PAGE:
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The Week of 8 – 15 February 2019

ON OUR RADAR
Four conflict trends as seen by Crisis Group analysts

South Sudan: A government offensive launched in mid-January in the Equatoria region against rebels who refused to sign the peace deal continues, displacing thousands who describe widespread brutality against civilians. Crisis Group expert Alan Boswell says the repressive counter-insurgency is marring the recent gains toward peace and risks driving rebel recruitment and an escalation of hostilities.

Libya: The Libyan National Army (LNA) consolidated its control of the Al-Sharara oilfield in south-western Libya after local guards previously loyal to the Tripoli-based Government of National Accord (GNA) vowed to work under the LNA’s authority. Crisis Group expert Claudia Gazzini says Haftar’s increased military influence in the region could trigger a renewed power struggle with Tripoli-based authorities over the distribution of oil revenues.

Cameroon: An uptick in separatist violence in Anglophone regions killed several dozen people since Saturday and targeted the convoy of the governor of the Southwest region. Crisis Group expert Richard Moncrieff says the flare-up is related to the 11th February “National Youth Day” celebrations and the ten-day lock-down imposed by some separatists.

Iran: The U.S. co-hosted a Middle East conference in Warsaw on Wednesday and Thursday. It was promoted by Washington as a wide-ranging exchange on regional issues, says Crisis Group expert Ali Vaez, but participation and discussion largely focused on countering what the U.S. and its allies see as the threat posed by Iran.

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ECDPM's weekly update on EU - Africa relations and international cooperation

The 32nd African Union summit has just come to a close. Thus ended a busy two days with a packed agenda ranging from how to address funding gaps – a key issue for the Union which was spearheaded by outgoing AU chair Paul Kagame – to the progress on Agenda 2063 and the state of play of the African Continental Free Trade Area. The new chair, Egyptian president El-Sisi, has now officially taken over for 2019 and the decision was taken to have South Africa’s Cyril Ramaphosa as chair in 2020.

As usual we are here to help you connect the dots. To give you a sense of the challenges surrounding the implementation of the African Continental Free Trade Area, Sean Woolfrey, Philomena Apiko and Kesa Pharatlhatlhe have looked at two countries in particular: Nigeria (which still has not signed it yet, but might do so soon) and South Africa (which did sign it but with some hesitation). These two countries are good examples of how different approaches and domestic priorities can and will influence the future of the agreement.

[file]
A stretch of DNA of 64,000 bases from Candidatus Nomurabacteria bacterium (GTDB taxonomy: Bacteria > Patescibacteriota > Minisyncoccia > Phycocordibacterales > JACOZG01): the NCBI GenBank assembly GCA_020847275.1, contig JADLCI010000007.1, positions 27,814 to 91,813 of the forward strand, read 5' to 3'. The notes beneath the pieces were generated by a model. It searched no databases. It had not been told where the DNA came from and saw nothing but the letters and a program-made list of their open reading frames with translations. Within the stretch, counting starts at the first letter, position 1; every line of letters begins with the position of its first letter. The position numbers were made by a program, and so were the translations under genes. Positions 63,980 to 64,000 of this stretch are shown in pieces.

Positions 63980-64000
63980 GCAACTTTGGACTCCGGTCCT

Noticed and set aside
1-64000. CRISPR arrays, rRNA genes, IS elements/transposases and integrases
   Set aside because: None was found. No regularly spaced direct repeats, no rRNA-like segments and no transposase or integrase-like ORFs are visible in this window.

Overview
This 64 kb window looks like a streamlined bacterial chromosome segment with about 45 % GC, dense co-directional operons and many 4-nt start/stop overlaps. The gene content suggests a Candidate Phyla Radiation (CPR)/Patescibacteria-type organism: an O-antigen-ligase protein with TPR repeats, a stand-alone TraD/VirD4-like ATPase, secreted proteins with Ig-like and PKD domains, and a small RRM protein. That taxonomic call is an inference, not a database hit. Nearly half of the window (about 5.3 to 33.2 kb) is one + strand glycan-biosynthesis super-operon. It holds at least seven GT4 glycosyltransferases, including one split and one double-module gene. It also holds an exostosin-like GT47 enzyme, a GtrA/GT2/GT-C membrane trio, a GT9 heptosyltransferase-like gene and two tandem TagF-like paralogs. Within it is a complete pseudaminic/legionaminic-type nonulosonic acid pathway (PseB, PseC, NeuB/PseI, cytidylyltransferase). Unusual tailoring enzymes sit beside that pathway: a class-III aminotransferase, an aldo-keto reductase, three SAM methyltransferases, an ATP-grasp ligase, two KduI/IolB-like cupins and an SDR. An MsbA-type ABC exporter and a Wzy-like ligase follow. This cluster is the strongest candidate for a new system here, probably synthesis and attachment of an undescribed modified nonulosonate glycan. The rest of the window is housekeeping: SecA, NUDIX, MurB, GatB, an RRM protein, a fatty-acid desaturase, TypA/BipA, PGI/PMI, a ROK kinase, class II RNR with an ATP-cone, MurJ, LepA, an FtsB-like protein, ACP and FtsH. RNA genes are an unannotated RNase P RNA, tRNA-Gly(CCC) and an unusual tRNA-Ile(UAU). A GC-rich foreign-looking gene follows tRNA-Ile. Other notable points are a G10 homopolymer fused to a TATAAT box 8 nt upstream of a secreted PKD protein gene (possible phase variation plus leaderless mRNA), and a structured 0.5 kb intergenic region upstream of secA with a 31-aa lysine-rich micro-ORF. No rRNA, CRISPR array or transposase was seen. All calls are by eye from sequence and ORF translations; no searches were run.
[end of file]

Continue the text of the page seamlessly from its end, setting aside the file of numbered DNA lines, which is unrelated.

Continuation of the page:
Also, following his paper on the finances of the African Union, Jan Vanheukelom wrote a blog looking at prospects of new AU chair El-Sisi being able and willing to carry on Kagame’s legacy.

Finally, we are looking for two new colleagues to join our Economic and Agricultural Transformation team. The details are below. As ever, don’t hesitate to share these vacancies in your networks.

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How are Africa and China engaging, and how will the partnership evolve?

Field interviews with more than 1,000 Chinese companies provide new insights into Africa–China business relationships.

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High Representative/Vice-President Federica Mogherini is travelling tomorrow on a landmark visit to countries in the Horn of Africa region from 9 to 13 February.

Federica Mogherini will begin her visit in Addis Ababa, Ethiopia where the African Union Summit is taking place and she will meet several Heads of State or Government in the margins. In Ethiopia she is due to meet President Shale Work Zwede and Prime Minister Dr Abiy Ahmed, among other members of the Government, to discuss further strengthening the EU-Ethiopia partnership. The High Representative/Vice-President will also visit EU funded projects supporting the International Organisation for Migration together with Director General Antonio Vitorino.

Continuing her visit in the Horn of Africa, Federica Mogherini will visit Kenya, where she is due to meet President Kenyatta and members of the Kenyan government. In Kenya, she will also launch a cross border programme, meet with representatives from the UN Habitat and UNEP, youth and civil society groups as well as inaugurating the new EU Delegation offices in Nairobi.

She will conclude her visit by travelling to Djibouti to meet President Ismail Omar Guelleh and other members of Government, as well as visiting Member States' military bases operating the EU's ATALANTA maritime security mission. Press points during the mission will be made available on EbS.